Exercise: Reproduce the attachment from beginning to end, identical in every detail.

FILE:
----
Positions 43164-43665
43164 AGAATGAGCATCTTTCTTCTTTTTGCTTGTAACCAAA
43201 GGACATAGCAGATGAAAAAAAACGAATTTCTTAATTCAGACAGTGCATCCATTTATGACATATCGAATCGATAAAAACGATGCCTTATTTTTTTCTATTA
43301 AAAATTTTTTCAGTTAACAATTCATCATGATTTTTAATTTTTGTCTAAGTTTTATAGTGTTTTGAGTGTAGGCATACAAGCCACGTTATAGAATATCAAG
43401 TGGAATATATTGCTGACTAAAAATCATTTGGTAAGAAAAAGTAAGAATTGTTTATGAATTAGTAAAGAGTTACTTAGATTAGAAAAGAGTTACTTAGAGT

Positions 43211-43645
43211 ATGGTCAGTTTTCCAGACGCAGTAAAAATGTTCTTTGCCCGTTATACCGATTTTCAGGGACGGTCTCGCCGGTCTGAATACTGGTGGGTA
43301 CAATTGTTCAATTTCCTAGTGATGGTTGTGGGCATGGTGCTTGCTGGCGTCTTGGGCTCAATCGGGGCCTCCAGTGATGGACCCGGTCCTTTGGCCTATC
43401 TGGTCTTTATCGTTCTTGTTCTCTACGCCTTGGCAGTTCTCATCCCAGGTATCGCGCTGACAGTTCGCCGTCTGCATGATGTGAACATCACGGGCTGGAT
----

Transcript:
Positions 43164-43665
43164 AGAATGAGCATCTTTCTTCTTTTTGCTTGTAACCAAA
43201 GGACATAGCAGATGAAAAAAAACGAATTTCTTAATTCAGACAGTGCATCCATTTATGACATATCGAATCGATAAAAACGATGCCTTATTTTTTTCTATTA
43301 AAAATTTTTTCAGTTAACAATTCATCATGATTTTTAATTTTTGTCTAAGTTTTATAGTGTTTTGAGTGTAGGCATACAAGCCACGTTATAGAATATCAAG
43401 TGGAATATATTGCTGACTAAAAATCATTTGGTAAGAAAAAGTAAGAATTGTTTATGAATTAGTAAAGAGTTACTTAGATTAGAAAAGAGTTACTTAGAGT

Positions 43211-43645
43211 ATGGTCAGTTTTCCAGACGCAGTAAAAATGTTCTTTGCCCGTTATACCGATTTTCAGGGACGGTCTCGCCGGTCTGAATACTGGTGGGTA
43301 CAATTGTTCAATTTCCTAGTGATGGTTGTGGGCATGGTGCTTGCTGGCGTCTTGGGCTCAATCGGGGCCTCCAGTGATGGACCCGGTCCTTTGGCCTATC
43401 TGGTCTTTATCGTTCTTGTTCTCTACGCCTTGGCAGTTCTCATCCCAGGTATCGCGCTGACAGTTCGCCGTCTGCATGATGTGAACATCACGGGCTGGAT